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Wednesday, July 14, 2010

Facebook launches child safety application

Social networking website Facebook has agreed to adopt an application aimed at improving the online safety of its younger users, a child protection group said on Monday.
The application, which follows a long campaign by the Child Exploitation and Online Protection Centre (CEOP), appears on a user's profile page when they add or bookmark it and allows children and teenagers to report suspicious or inappropriate behavior.
Particularly aimed at users aged 13 to 18, it also provides help, advice and support about staying safe online.
"We know from speaking to offenders that a visible deterrent could protect young people online," said Jim Gamble, chief executive of CEOP, adding that the application should provide reassurance to parents whose teenagers use the site.
An automatic message will appear on the Facebook homepage of all teenage users, inviting them to add the application.
Pressure to introduce such measures intensified toward the end of last year after 17-year-old Ashleigh Hall was kidnapped, raped and murdered by a man posing as a teenager whom she had met through Facebook.
"Together we have developed a new way of helping young people stay safe online," Joanna Shields, Facebook's vice president for Europe, Middle-East and Africa, said of the link-up.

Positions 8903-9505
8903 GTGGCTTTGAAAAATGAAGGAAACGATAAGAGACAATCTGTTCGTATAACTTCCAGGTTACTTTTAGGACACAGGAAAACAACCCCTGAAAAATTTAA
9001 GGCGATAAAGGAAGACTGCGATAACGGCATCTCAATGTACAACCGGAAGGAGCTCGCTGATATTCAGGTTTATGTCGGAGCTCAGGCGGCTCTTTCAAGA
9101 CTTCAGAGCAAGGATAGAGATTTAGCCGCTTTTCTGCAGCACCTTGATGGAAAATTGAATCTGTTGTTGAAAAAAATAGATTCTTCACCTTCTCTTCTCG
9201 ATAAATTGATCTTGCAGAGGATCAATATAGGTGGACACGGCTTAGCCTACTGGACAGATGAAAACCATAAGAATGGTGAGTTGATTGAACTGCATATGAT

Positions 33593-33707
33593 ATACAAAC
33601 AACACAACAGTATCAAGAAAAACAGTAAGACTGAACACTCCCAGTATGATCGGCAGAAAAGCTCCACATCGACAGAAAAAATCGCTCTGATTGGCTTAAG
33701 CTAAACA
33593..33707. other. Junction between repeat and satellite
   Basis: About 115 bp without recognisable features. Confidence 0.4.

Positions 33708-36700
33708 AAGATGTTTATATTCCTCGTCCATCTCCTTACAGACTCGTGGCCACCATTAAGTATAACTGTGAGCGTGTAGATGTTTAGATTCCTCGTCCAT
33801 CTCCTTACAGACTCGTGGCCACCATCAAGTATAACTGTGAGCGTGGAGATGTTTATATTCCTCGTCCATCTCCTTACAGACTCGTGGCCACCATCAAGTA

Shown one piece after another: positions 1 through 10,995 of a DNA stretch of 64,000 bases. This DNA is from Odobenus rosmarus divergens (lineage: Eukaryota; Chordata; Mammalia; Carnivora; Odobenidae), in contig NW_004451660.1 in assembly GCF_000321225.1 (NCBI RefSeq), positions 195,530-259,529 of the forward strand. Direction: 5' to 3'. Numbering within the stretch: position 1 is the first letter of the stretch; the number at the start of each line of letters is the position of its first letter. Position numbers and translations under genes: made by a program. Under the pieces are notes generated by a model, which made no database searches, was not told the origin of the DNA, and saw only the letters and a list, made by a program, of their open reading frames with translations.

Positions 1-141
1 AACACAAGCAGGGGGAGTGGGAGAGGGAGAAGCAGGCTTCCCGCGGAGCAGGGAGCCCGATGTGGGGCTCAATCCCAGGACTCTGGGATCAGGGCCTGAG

"It is only through the constant and concerted efforts of the industry, police, parents and young people themselves that we can all keep safe online.
The Child Exploitation and Online Protection Center, a government law enforcement agency, has been after social networking sites to provide protections for its underage users. Social networking sites, says CEOP, provide comparatively easy venues for child predators. The agency has seen some success--Bebo and MySpace already adopted the panic button--but Facebook resisted for a long time, saying its own protection was sufficient.

But, reports the BBC, after the rape and murder of a 17-year-old by a 33-year-old who met him on Facebook, CEOP had enough momentum to renegotiate with Facebook. Now, Facebook announced that they'll integrate the panic button as a downloadable application--it won't be built in, but it'll be easily gotten.
Jim Gamble, Ceop's chief executive, said in a statement: "Our dialogue with Facebook about adopting the ClickCeop button is well documented - today however is a good day for child protection."By adding this application, Facebook users will have direct access to all the services that sit behind our ClickCeop button which should provide reassurance to every parent with teenagers on the site."
The new app reports both to CEOP and to Facebook, which does of course have its own built-in security systems. The app, called ClickCEOP, will be available in the UK--CEOP is a British agency--but it's not hard to imagine this kind of feature spreading to other countries as well.

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